Dear Helen: What can you tell me about planting spring-flowering bulbs using a “layering” method? It’s been a while since I’ve heard or seen the method described.
A few years back, planting bulbs in tiers was very popular and written about often as a way of packing as many bulbs as possible into pots and garden spaces. The bulbs are planted in two or three layers.
For a container planting with three layers of bulbs, begin by filling a pot or planter about a third full. The bottom tier of larger bulbs will be nestled into this base layer of planting mix.
This layer will be the last to bloom. I usually choose a mid-season tulip such as a Triumph or Darwin Hybrid, or double-flowered or split-cup daffodils. These bloom in April, late in the daffodil season Sometimes I plant a tulip-daffodil combination as the bottom layer of large planters. I avoid late, May-flowering tulips for any containers I’ll need to be free in May for planting summer flowers.
Nestle the bases of the bulbs gently into the soil, close together but not touching each other or the container sides. Then add planting mix over the bulbs, enough to cover the bulb tops by at least five cm when the mix is pressed down gently.
Now plant the middle layer. This could be Trumpet or Cupped daffodils, Single Early or Double Early tulips, or hyacinths — or any combination of these.
The top layer will comprise any one or a combination of small, early-flowering bulbs such as crocus, dwarf iris, glory of the snow (Chionodoxa), early dwarf daffodils, or Anemone blanda. Cover the tips of these small bulbs with just around three cm of soil.
The bulbs can be similarly layered in a chosen spot in the garden, by digging a hole as wide as the space to be planted. The excavated soil, and the base of the hole, should be amended with fertilizer and compost before planting begins.
Dear Helen: What is the ideal stage for harvesting pumpkins and winter squash?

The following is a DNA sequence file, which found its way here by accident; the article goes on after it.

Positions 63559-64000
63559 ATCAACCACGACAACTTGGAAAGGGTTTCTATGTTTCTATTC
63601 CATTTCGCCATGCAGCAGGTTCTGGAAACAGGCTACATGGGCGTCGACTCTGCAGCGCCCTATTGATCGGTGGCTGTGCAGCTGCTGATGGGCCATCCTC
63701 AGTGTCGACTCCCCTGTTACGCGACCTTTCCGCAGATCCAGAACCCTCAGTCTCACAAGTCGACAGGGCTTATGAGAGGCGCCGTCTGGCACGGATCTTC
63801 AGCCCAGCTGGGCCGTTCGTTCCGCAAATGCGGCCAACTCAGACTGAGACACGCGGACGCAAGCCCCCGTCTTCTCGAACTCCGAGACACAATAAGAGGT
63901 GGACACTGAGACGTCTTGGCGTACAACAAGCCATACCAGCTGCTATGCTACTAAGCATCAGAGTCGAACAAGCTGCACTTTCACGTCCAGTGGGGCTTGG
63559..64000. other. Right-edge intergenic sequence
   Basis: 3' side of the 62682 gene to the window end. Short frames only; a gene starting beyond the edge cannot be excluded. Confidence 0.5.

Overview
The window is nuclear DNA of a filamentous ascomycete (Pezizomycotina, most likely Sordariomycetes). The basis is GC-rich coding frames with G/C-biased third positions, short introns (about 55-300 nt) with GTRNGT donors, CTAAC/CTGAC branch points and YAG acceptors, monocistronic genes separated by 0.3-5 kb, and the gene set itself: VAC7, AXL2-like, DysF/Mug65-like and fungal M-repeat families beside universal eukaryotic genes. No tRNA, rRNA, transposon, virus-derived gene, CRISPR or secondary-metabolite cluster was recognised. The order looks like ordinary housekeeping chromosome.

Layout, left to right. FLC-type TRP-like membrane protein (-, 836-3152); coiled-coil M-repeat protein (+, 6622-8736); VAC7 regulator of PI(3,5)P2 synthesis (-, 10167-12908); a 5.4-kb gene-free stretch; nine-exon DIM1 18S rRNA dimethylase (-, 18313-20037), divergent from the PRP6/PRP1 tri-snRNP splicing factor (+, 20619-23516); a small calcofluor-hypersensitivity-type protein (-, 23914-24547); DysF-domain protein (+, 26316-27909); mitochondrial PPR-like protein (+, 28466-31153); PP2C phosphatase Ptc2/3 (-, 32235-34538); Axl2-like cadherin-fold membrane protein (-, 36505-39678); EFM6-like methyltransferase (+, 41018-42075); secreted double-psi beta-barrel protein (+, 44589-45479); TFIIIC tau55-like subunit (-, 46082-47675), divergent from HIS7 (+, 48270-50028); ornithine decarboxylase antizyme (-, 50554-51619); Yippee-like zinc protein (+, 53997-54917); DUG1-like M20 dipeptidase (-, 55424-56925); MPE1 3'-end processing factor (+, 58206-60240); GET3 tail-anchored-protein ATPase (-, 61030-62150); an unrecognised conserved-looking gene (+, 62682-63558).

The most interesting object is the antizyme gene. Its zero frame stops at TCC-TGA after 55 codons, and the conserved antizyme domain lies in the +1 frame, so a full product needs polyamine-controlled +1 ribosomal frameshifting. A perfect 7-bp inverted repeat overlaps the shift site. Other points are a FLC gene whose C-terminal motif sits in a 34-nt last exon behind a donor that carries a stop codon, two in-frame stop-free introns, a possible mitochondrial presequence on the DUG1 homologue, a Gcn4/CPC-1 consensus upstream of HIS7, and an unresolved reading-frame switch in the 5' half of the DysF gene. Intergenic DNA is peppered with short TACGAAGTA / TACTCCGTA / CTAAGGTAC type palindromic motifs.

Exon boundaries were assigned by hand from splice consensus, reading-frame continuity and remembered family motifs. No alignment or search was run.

Both can be harvested when the leaves have mostly died back on the vines and the stem is dry and shriveled. Leave at least eight cm of stem on the fruits. To harden the skins for successful storage, place the squashes and pumpkins in a dry, warm place (around 27 C) with good air circulation for seven to 10 days before storing in a dry location at around 15 C. I use a small hallway beside my front door, which faces north. Temperatures remain cool there.
Dear Helen: I would like to add trilliums to the forest of ferns that grow under the tall trees on my property. Where can I buy them?
A few phone calls to your local garden centres may unearth a source or two of nursery-propagated trillium plants. The most extensive selection I know of is on Salt Spring Island, at Fraser’s Thimble Farms. Visit thimblefarms.com to see the list and plant descriptions.
Be aware that trilliums establish and naturalize best in a rich, moist, well-drained soil.
Dear Helen: I have a problem with rats in my greenhouse. I do not want to use poison, and I can’t prevent entry as there are so many ways to get into a greenhouse. Is there anything that will repel them?
You could try mint. I use cotton balls soaked in peppermint extract in my old, hole-ridden garden shed to deter mice. I hear this method works for rats too.
When a friend had a problem with rats eating the melons and other things in her greenhouse, someone at her local Buckerfield’s store advised her to use an electronic trap. It’s efficient and not messy. All that is needed is to empty the trap and make sure the battery is charged. It worked well for her.
Lecture series. The Gallery Associates of the Art Gallery of Greater Victoria are offering two “Gardens As Art” lectures, in Zoom webinar form, on Sunday, Oct. 18 and Oct. 25, from 2 to 4 p.m. In the first lecture, David E. Young will present “Shibusa Aesthetics: Spontaneity in Japanese Gardens.” On Oct. 25, Betsy Tumasonis will present “Niki de Saint Phalle’s Tarot Garden in Tuscany.” Tickets are available online at aggv.ca/sunday-art-lecture-2020. Details on the lectures can be found on the site.